For if the blood of bulls and goats and the ashes of a heifer, sprinkling the unclean, sanctifies for the purifying of the flesh, how much more shall the blood of Christ, who through the eternal Spirit offered Himself without spot to God, cleanse your conscience from dead works to serve the living God? (Hebrews 09:13-14, NKJV).
Anxiety and guilt are closely related, but originate from different sources.
In a certain sense anxiety is amoral, or at least morally neutral. It just is, however painful it may be, and while it is often due to lack of faith, it is not necessarily the direct result of some sin.
Guilt is inescapably moral. Guilt is the function of that God-given part of the mind, called the conscience, that inflicts you with unease or shame when you go wrong. The conscience has gotten a bad reputation over the last 150 years, starting with the advent of Freudian psychology and culminating in modern modes of therapy founded on the propagation of self-esteem.
The product of the conscience, guilt, has been relegated to the ash heap of culture. It has become the first casualty of the feel-good epidemic that has wiped out the absolutes of morality (the "you shall nots" of the Ten Commandments), and replaced them with puff and situational vapor.
Guilt has been relabeled Toxic Shame, and like all sustained and appealing marketing efforts, this propaganda effort has rebranded a once venerable commodity into something worthy of manufacturer recall. Inflicting guilt under all circumstances is now a thought crime. In the near future, I suspect it will become an actually crime, especially when perpetrated against someone who is actually guilty of some tangible crime.
Unless, of course, the alleged perpetrator is a conspicuous Christian, then he or she will be deemed GUILTY no matter what.
Such is the way of the world for now, but try as it might, grit its teeth and strain as mightily as possible, the world will not ever completely eliminate conscience, nor its progeny, guilt. They are part of our original equipment, like personhood and intestines.
Even before God codified His moral laws to the Children of Israel, He gifted fallen man with a conscience. It is our inbuilt moral sensor that sends a jolt of perception to even the most hard-hearted miscreant that SOMETHING IS WRONG. The message can be subverted, the conscience can be seared into virtual disfunction, but the underlying framework of guilt generation remains. Thank God.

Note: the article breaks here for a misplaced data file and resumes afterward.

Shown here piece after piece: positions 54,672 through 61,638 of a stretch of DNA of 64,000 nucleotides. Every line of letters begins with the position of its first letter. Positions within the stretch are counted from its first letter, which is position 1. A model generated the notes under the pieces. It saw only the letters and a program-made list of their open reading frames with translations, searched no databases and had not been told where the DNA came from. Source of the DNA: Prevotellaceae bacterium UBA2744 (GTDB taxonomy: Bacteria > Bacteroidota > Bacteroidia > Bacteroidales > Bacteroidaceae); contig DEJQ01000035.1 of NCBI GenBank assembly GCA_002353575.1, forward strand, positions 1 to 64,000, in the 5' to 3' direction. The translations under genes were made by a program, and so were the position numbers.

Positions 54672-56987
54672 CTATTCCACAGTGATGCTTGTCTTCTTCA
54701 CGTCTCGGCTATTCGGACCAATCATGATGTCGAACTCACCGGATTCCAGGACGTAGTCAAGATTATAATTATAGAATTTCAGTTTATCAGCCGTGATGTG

Because at some point, if a human heart is sufficiently softened by life or love (a work of the Holy Spirit), then it is the conscience that will relentlessly drive a man, woman or child to seek its cleansing.
And the only effective solvent is forgiveness.
This is a hard nut to crack in the modern world. We have been conditioned by the culture, education, our intellectual betters, and our own flesh, to pretend we are accountable to no one morally except ourselves. This, despite being a guaranteed recipe for societal disaster, is the snake oil we have imbibed almost since birth. And it makes the work of the conscience that much harder.
But when it does start to work, the torment of a guilty conscience can be intense. Thank God again. At full force, it drives us to seek some kind of remedy, some kind of guilt-easement. We can "try to make up for things", or "attempt restitution", or "begin to tip the scales so that our good works outweigh our bad".
In fact, it is quite common in the annals of human history to discover a person who has gone from practicing demonic evil to selfless philanthropy - from Mr. Hyde to Dr. Jekyll. I wonder how many Nazi Death Camp doctors became angels of mercy after World War Two? Probably more than we know.
But in the end, despite Herculean human effort, the guilty conscience remains stained and smelly because there is only one means of true cleansing - forgiveness. And the only true forgiveness is from God, because it is against Him and Him only that we sin. Yes, others are damaged and hurt by our sin, sometimes whole nations, but it is the Holy God Himself, the Eternal Lawgiver, who is the sole target of our sin.
We know this inherently, like we know how to breathe or sneeze.
It is only the blood of Christ, who through the eternal Spirit offered Himself without spot to God, [that can] cleanse your conscience from dead works. It is only through your acceptance of that fact that you can obtain forgiveness, the kind that lifts the burden of guilt from your heart, mind and soul forever.
And while that acceptance may seem too easy, too good to be true, it is, in fact, one of the hardest things a human can do, for it entails the setting aside of ALL thought of self-worth and self-reliance, and acknowledging God's Lordship over your life, and your absolute dependence on Him for everything - especially forgiveness.
Unless you have experienced the lifting of this burden of guilt for yourself, all these are just words, like imagining a new color.
But Christ came to give this world a gift that only He could give for the express purpose of obtaining your forgiveness.
Remember that and praise Him with all your heart.
But it doesn't stop there. Forgiveness is only the miraculous beginning. It is the opening of the door into a life of joy and hope no matter how bleak a future on this earth is before us.
It is the beginning of the greatest vocation imaginable: to serve the living God.